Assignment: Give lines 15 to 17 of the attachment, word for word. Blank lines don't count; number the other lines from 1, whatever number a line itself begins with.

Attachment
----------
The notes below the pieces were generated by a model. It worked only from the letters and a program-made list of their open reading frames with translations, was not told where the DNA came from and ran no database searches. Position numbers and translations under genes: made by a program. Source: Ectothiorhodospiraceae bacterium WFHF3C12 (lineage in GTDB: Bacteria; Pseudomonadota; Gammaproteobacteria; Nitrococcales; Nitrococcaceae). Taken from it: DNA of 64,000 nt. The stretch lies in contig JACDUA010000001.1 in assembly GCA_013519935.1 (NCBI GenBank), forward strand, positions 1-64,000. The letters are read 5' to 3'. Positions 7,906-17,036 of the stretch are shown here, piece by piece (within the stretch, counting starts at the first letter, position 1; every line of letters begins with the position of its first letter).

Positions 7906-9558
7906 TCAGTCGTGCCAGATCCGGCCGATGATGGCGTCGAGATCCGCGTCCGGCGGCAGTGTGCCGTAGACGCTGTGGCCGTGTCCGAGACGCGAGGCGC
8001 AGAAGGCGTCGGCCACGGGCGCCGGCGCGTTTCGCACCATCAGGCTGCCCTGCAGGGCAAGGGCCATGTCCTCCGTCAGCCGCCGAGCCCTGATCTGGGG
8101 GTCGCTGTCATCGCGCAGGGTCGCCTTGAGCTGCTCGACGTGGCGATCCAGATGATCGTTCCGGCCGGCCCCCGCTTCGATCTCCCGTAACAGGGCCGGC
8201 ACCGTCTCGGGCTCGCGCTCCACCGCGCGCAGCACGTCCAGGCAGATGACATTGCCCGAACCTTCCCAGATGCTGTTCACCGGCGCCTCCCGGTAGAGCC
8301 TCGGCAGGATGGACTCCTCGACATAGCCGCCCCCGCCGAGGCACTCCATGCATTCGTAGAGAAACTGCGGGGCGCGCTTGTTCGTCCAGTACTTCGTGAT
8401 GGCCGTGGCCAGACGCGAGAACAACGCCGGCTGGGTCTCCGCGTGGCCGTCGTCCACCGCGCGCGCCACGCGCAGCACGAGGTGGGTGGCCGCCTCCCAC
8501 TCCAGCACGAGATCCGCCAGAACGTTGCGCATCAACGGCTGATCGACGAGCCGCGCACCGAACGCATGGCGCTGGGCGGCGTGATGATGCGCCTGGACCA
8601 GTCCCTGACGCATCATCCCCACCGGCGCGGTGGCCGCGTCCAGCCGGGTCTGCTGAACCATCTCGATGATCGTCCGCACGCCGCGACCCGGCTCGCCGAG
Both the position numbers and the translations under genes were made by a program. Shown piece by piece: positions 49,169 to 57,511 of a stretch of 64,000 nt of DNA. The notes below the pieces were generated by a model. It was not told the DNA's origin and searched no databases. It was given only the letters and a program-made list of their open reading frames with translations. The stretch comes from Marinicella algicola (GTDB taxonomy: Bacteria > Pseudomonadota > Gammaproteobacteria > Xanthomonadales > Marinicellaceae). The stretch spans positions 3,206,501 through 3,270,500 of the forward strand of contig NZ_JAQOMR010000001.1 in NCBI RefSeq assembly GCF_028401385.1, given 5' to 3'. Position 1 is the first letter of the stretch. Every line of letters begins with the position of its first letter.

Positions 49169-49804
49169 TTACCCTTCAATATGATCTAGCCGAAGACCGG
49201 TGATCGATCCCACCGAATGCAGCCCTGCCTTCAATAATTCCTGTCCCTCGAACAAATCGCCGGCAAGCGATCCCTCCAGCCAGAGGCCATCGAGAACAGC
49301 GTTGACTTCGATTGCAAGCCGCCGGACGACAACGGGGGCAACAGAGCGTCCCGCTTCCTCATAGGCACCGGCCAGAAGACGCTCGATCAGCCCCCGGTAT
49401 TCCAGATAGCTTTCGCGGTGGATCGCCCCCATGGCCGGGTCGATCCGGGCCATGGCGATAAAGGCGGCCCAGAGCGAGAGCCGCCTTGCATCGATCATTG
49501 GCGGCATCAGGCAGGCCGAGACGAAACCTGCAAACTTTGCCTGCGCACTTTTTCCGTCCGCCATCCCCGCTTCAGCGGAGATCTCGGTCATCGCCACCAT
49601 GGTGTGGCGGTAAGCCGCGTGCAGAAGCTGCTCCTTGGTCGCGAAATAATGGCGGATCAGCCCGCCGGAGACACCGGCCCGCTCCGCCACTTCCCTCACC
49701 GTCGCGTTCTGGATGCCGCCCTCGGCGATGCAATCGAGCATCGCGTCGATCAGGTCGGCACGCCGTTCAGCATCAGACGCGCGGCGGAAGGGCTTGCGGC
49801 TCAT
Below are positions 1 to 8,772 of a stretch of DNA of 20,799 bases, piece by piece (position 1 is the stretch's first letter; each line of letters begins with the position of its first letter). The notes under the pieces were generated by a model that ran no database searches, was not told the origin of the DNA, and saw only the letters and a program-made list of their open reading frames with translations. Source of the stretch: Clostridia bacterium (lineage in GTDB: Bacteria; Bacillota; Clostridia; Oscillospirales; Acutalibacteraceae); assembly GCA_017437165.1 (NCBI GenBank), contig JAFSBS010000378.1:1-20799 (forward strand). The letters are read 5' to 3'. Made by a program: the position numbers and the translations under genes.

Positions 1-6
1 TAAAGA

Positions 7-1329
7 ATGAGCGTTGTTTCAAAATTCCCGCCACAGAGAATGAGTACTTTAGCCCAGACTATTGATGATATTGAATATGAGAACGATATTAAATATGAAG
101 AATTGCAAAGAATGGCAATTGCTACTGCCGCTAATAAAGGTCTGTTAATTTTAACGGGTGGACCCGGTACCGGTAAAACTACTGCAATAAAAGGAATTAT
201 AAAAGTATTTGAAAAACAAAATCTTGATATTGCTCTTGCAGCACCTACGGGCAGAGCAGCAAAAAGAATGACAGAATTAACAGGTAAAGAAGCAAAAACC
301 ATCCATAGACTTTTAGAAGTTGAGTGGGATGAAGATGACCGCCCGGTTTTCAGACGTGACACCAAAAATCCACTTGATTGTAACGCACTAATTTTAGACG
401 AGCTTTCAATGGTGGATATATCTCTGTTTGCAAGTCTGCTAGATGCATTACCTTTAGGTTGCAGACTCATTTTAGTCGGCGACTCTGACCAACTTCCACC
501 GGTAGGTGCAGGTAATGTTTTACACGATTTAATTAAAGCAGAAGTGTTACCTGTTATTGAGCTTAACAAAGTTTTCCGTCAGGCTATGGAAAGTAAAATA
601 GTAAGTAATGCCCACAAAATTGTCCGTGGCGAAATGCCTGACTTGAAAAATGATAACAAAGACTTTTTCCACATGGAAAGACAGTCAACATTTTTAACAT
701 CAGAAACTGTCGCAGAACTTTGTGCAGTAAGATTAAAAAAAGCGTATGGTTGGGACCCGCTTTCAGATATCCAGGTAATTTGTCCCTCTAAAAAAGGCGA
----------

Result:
49301 GTTGACTTCGATTGCAAGCCGCCGGACGACAACGGGGGCAACAGAGCGTCCCGCTTCCTCATAGGCACCGGCCAGAAGACGCTCGATCAGCCCCCGGTAT
49401 TCCAGATAGCTTTCGCGGTGGATCGCCCCCATGGCCGGGTCGATCCGGGCCATGGCGATAAAGGCGGCCCAGAGCGAGAGCCGCCTTGCATCGATCATTG
49501 GCGGCATCAGGCAGGCCGAGACGAAACCTGCAAACTTTGCCTGCGCACTTTTTCCGTCCGCCATCCCCGCTTCAGCGGAGATCTCGGTCATCGCCACCAT